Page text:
• More advanced or resistant disease may be treated with systemic therapies such as extracorporeal photopheresis, immunotherapy, monoclonal antibody therapy, novel retinoids or chemotherapy, and where possible, patients should be entered into clinical trials.
  • [MeSH-minor] Antineoplastic Agents / therapeutic use. Bone Marrow Transplantation / methods. Dermatologic Agents / therapeutic use. Humans. Immunotherapy. Mycosis Fungoides / pathology. Mycosis Fungoides / therapy. Photopheresis / methods. Phototherapy / methods. Sezary Syndrome / classification. Sezary Syndrome / pathology. Sezary Syndrome / therapy

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  • (PMID = 16487086.001).
  • [ISSN] 0307-6938
  • [Journal-full-title] Clinical and experimental dermatology
  • [ISO-abbreviation] Clin. Exp. Dermatol.
  • [Language] eng
  • [Publication-type] Journal Article; Review
  • [Publication-country] England
  • [Chemical-registry-number] 0 / Antineoplastic Agents; 0 / Dermatologic Agents
  • [Number-of-references] 34
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18. Drugeon C, Charlat I, Boulinguez S, Viraben R: [Bexarotene therapy in folliculotropic cutaneous T-cell lymphoma]. Ann Dermatol Venereol; 2007 Aug-Sep;134(8-9):639-43
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  • [Title] [Bexarotene therapy in folliculotropic cutaneous T-cell lymphoma].
  • [Transliterated title] Lymphomes cutanés T folliculotropes traités par bexarotène.
  • BACKGROUND: Folliculotropic lymphoma is a variant of fungoid mycosis distinguished by its clinical features, histology, poor prognosis and poor response to the standard treatments for cutaneous T-cell lymphomas.
  • The purpose of our study was to evaluate the efficacy and safety of bexarotene, an RXR receptor-selective retinoid, in the treatment of folliculotropic lymphoma after 3 months and 6 months of therapy.
  • Patients were included where diagnosis of folliculotropic lymphoma was based on histological evidence, provided they had received at least one prior treatment (PUVA therapy, Retinol/PUVA therapy, Caryolysine, Bicnu, methotrexate), and the affected body surface area could be calculated from initial whole-body photographs using the rule of 9.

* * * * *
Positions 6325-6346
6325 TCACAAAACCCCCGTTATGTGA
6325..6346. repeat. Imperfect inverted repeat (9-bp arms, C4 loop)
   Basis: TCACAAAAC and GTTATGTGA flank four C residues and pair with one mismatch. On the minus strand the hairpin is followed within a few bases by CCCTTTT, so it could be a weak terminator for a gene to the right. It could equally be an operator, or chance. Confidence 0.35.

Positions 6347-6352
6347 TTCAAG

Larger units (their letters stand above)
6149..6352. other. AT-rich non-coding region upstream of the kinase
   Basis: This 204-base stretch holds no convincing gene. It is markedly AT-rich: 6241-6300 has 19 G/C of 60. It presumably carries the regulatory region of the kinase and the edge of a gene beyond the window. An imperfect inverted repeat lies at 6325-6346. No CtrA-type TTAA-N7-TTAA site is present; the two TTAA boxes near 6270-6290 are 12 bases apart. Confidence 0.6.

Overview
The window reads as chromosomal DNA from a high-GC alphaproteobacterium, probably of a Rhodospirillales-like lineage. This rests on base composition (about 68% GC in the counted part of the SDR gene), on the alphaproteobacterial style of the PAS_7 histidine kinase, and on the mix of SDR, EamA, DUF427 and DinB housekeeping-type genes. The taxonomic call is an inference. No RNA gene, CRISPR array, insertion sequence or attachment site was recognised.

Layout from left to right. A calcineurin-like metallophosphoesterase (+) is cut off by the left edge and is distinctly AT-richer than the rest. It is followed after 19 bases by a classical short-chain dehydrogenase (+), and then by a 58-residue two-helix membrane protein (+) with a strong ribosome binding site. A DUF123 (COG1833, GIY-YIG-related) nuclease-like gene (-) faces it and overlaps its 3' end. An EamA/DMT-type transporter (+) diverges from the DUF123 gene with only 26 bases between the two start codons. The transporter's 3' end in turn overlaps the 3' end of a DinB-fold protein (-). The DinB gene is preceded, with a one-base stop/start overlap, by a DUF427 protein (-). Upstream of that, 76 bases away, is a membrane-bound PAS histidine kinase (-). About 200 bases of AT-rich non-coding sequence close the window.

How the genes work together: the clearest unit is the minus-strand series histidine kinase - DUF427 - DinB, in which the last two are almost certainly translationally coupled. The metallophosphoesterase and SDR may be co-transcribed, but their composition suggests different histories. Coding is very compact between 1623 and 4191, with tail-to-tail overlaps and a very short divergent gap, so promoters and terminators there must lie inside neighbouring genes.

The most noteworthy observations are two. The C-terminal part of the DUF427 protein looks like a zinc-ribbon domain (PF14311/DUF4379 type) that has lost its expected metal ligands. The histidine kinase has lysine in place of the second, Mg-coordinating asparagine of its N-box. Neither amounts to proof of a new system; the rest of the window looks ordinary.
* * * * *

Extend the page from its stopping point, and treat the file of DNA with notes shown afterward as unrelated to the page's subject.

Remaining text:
• Partial remission was seen after 3 months and 6 months of treatment in 75% of patients.
  • According to the Physical Global Assessment Scale (7-item evaluation scale), 75% of patients presented global improvement after 3 months of treatment compared with 87.5% after 6 months.
  • Five of the 8 patients experienced sexual dysfunction while on treatment with bexarotene, which resolved one month after discontinuation of therapy in four cases.
  • DISCUSSION: These global response levels confirm the place of bexarotene in the treatment of folliculotropic lymphoma.
  • Combined therapy appears to be warranted due to the difficulty in maintaining optimal dosages of the drug because of the frequency of adverse effects.
  • Preventive therapy for the hypothyroidism seen in practically all cases should prevent adverse effects of the drug on sexual function.
  • [MeSH-major] Antineoplastic Agents / therapeutic use. Mycosis Fungoides / drug therapy. Skin Neoplasms / drug therapy. Tetrahydronaphthalenes / therapeutic use
  • [MeSH-minor] Adult. Aged. Body Surface Area. Dyslipidemias / chemically induced. Follow-Up Studies. Humans. Hypothyroidism / chemically induced. Male. Middle Aged. Neoplasm Recurrence, Local / pathology. Prospective Studies. Remission Induction. Retinoid X Receptors / agonists. Retrospective Studies. Sexual Dysfunction, Physiological / chemically induced. Treatment Outcome

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  • (PMID = 17925686.001).
  • [ISSN] 0151-9638
  • [Journal-full-title] Annales de dermatologie et de vénéréologie
  • [ISO-abbreviation] Ann Dermatol Venereol
  • [Language] fre
  • [Publication-type] Comparative Study; English Abstract; Journal Article
  • [Publication-country] France
  • [Chemical-registry-number] 0 / Antineoplastic Agents; 0 / Retinoid X Receptors; 0 / Tetrahydronaphthalenes; A61RXM4375 / bexarotene
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19. Horwitz SM: Novel therapies for cutaneous T-cell lymphomas. Clin Lymphoma Myeloma; 2008 Dec;8 Suppl 5:S187-92
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  • [Title] Novel therapies for cutaneous T-cell lymphomas.
  • The most common subtype, mycosis fungoides and its leukemic variant Sézary syndrome, frequently behave as a chronic lymphoma with good prognosis for early-stage disease and shortened survival only for patients in advanced stages.
  • Historically, these patients have experienced excessive toxicity from chemotherapy without durable benefit, leading to current conservative treatment strategies.
  • An increasing number of novel therapies are available or in development.
  • These newer therapies often have unique mechanisms of action and different toxicities with less myelosuppression than traditional cytotoxic chemotherapy.
  • Among these novel systemic therapies are so-called biologic therapies such as retinoids like bexarotene, the fusion toxin denileukin diftitox, lenalidomide, and toll-like receptor agonists.
  • Even agents considered to be conventional chemotherapy, such as gemcitabine or pegylated liposomal doxorubicin, have demonstrated activity in CTCL at relatively lower doses with less myelosuppression.
  • Evaluation through carefully designed clinical trials should lead to better, safer, and more effective treatment strategies in the future.